Last night’s fitblog chat had an awesome topic; how advertising affects the health of our nation.
Do you think major companies promote their unhealthy products to a point that made the obesity rate soar, our overall concept of health diminish or change, and the life expectancy of the current generation to be less than those of the past?
It was ironic that this was the discussion because yesterday in my Personal and Social Development Class, the kids took turns explaining a typical day in their homes. Most of them shared they leave home in the morning with no breakfast, or a PopTart while running out the door, barely any contact with their parents, or a negative interaction with a family member.
They then come to school, hungry, tired, and ultimately mad at their situation so lash out at me, my colleagues, or other students, which creates more anger and resentment because of the disciplinary consequence. None of these feelings are really about the work they are forced to do, the kid next to them that has the same “kicks,” or the peanut butter and jelly they eat for lunch everyday because that’s all the cafeteria provides for the CLIIP classroom. Their fury and irritation is at home, and when they were further explained their evenings, I kind of understood why.
Most of them go home, go on the computer, or their cell phones and make plans for the night. Whenever they solidify a friend or place to “chill,” they leave, and don’t return until 9:00-10:00 PM.
“What do you do for dinner?” My co-teacher asked.
“Just grab whatever. There’s usually something in the fridge…you know, pizza rolls, hot pockets, or we get McDonalds or Burger King…man the fries at Burger King are tight.”
Ok, that was my best effort to directly quote what a student says, because usually I need a translator to understand their language, but regardless, most of them were unfamiliar with the concept of a sit-down dinner, home-cooked meal, or family time.
So really, this brings me to two conclusions.
I don’t necessarily blame advertising agencies or massive corporations for corrupting the health of our nation. I blame the tremendous shift in values within the family unit, and finances.
I am not saying we sat down and ate our meals together everyday when I was growing up. That would have been nearly impossible with a five-year age gap between my sister and I, the sports practices and club meetings that occurred all year-long, and my mom (and later my Poppy) working random hours because our family owned their own business. BUT during the week there was always something home-made ready when our individual meal times took place, and at least someone around who asked about our days.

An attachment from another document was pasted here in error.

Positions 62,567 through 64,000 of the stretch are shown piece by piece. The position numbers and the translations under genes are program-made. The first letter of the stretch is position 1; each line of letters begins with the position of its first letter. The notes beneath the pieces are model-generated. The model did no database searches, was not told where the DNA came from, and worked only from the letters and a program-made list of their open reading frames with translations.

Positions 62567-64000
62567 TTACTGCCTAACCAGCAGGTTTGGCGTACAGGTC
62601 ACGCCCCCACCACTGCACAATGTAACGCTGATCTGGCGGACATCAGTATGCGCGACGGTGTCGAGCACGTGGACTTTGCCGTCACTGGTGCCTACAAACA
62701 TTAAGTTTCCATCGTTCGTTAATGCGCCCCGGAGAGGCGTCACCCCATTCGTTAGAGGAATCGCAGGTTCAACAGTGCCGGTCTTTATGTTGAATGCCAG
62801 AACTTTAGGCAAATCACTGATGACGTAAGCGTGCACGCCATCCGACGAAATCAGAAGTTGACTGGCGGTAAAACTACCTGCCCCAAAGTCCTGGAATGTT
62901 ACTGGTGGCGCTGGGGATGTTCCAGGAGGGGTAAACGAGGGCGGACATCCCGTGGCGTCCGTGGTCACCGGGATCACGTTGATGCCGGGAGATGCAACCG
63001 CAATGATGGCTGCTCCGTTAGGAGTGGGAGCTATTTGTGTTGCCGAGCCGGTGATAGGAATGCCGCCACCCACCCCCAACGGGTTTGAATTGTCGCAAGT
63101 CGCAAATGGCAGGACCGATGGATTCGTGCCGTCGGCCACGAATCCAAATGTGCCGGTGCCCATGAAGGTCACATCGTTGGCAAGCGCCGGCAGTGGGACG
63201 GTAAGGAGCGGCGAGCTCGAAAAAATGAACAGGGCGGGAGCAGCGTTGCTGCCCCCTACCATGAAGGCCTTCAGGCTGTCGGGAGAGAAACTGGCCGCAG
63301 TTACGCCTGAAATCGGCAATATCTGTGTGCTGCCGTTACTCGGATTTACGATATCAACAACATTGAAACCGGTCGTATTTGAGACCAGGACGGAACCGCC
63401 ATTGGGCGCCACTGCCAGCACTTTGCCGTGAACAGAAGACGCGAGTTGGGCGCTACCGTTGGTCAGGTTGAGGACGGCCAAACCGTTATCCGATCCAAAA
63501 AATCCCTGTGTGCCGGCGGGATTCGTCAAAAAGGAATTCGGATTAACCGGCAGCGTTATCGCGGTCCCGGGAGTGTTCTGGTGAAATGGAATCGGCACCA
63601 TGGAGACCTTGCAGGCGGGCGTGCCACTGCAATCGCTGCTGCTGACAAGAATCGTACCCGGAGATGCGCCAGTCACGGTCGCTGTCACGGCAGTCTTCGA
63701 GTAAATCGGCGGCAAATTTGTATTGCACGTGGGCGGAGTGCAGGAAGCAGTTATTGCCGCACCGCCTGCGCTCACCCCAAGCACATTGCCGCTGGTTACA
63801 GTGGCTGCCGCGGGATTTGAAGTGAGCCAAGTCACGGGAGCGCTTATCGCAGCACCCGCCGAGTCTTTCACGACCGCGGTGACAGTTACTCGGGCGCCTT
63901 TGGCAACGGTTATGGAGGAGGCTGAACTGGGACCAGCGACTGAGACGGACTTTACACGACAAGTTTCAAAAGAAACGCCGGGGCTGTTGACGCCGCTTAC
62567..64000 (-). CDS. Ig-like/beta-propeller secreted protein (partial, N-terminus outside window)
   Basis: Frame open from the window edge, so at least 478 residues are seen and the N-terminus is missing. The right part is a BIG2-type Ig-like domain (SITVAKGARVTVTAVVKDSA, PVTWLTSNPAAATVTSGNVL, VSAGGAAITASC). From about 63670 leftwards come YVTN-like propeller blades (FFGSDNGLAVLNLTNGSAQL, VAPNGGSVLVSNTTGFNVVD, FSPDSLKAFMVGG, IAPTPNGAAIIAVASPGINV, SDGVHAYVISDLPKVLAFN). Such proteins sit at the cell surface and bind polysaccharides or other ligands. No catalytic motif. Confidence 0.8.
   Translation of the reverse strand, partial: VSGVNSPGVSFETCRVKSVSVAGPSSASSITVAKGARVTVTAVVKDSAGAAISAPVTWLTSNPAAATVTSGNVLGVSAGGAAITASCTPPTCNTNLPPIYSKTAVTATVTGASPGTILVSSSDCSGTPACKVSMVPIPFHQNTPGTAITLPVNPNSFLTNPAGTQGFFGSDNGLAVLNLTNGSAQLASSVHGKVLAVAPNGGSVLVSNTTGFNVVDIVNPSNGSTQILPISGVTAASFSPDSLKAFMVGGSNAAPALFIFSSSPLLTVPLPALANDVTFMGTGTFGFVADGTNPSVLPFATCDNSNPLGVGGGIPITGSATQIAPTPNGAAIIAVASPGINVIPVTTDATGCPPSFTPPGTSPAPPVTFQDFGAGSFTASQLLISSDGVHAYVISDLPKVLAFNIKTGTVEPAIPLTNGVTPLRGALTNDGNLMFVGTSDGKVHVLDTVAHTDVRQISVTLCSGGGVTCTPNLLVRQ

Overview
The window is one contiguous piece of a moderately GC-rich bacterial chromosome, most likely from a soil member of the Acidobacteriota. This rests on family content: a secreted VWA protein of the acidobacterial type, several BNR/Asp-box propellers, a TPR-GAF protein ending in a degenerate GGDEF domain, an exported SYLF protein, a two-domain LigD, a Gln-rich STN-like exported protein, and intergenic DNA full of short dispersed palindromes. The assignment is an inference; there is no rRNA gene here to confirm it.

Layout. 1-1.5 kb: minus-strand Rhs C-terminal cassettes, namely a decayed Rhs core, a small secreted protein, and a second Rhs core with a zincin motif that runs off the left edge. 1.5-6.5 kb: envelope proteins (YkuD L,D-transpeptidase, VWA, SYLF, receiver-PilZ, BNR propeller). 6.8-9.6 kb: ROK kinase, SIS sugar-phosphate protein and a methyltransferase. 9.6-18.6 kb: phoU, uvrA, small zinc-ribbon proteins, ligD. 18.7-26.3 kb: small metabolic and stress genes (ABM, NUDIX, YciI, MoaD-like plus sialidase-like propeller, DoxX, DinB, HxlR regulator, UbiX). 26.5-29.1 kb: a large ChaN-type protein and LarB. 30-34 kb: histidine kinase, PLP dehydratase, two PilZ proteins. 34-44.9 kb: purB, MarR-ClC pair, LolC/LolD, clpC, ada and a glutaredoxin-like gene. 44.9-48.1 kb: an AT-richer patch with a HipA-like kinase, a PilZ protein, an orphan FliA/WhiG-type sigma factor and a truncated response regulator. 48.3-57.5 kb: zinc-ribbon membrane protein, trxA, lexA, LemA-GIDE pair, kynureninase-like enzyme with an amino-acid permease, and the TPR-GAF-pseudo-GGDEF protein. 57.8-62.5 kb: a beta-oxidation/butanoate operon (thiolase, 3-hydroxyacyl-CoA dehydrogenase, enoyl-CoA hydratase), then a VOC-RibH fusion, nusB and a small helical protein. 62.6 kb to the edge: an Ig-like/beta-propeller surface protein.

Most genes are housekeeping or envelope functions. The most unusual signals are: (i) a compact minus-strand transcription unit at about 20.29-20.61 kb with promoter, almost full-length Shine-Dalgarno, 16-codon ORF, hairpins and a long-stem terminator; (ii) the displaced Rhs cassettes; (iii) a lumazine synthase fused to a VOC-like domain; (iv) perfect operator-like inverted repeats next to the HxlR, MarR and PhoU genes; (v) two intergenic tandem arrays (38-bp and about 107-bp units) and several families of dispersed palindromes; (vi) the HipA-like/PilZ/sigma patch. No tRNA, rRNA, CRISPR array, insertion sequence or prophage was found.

These kids have neither of those things! In fact, a third of my population is the parental figure for their younger siblings, which is why frozen entrees and fast food are staples in their diets. They have no one to teach them any differently!
For this reason I am hoping that I can secure the home-ec room to maybe teach them some simple meals or snacks that require minimal preparation, aren’t super expensive, and have a balanced nutritional profile. If anyone has suggestions please let me know! I am hoping the kids will appreciate it.
My second conclusion, the value of a dollar, I somewhat touched on in my post following when I watched Food Inc.
Junky food is CHEAP! I am always looking through my weekly grocery-ads and seeing, buy one get one free bags of chips, sugary drinks for a dollar, and frozen pizza to feed the entire family for almost nothing! No wonder parents chose these options over apples that are $2.50 a pound, or whole-grain snack foods that can be double the BOGO potato crisps.
I personally feel that you can live healthily on a budget. After all, we manage to buy produce, yogurt, nuts, cows milk, almond milk, nut butters, lean meats, etc. and stay within my weekly budget, but coupons aren’t typically available for these things so you have to work a little harder to find the deals. Not to mention I visit farmers markets and a few different grocery stores depending on their bonus card promotions.
(I also don’t think people consider the long-term costs of poor health…hello hospital bills! They are wicked expensive!)
All of this probably sounds time-consuming, but we added it up one time and we save an average of $50 dollars a week by taking 2-3 hours out of my life to prepare a list, cut coupons, menu plan, and actually do the shopping.
I understand that may seem unfeasible for some, and that could be true. Everyone’s lives, schedules, financial situations, and priorities are different, but going back to the original question, about who or what is to blame for the declining health of our country, it is not fair to completely target corporations, commercials, or gimmicks.
It is the shift in family values, the hectic schedules, lack of education, easy access to junk, and a slew of other things that contribute to our current wellness situation.
I would love to hear the thoughts of others! I found it really interesting to read the variety of responses generated from the four questions on fitblog chat last night, so it would be great to hear from you.
Hope you have an awesome hump day!
Look for the WIAW post tonight, featuring a killer dinner recipe!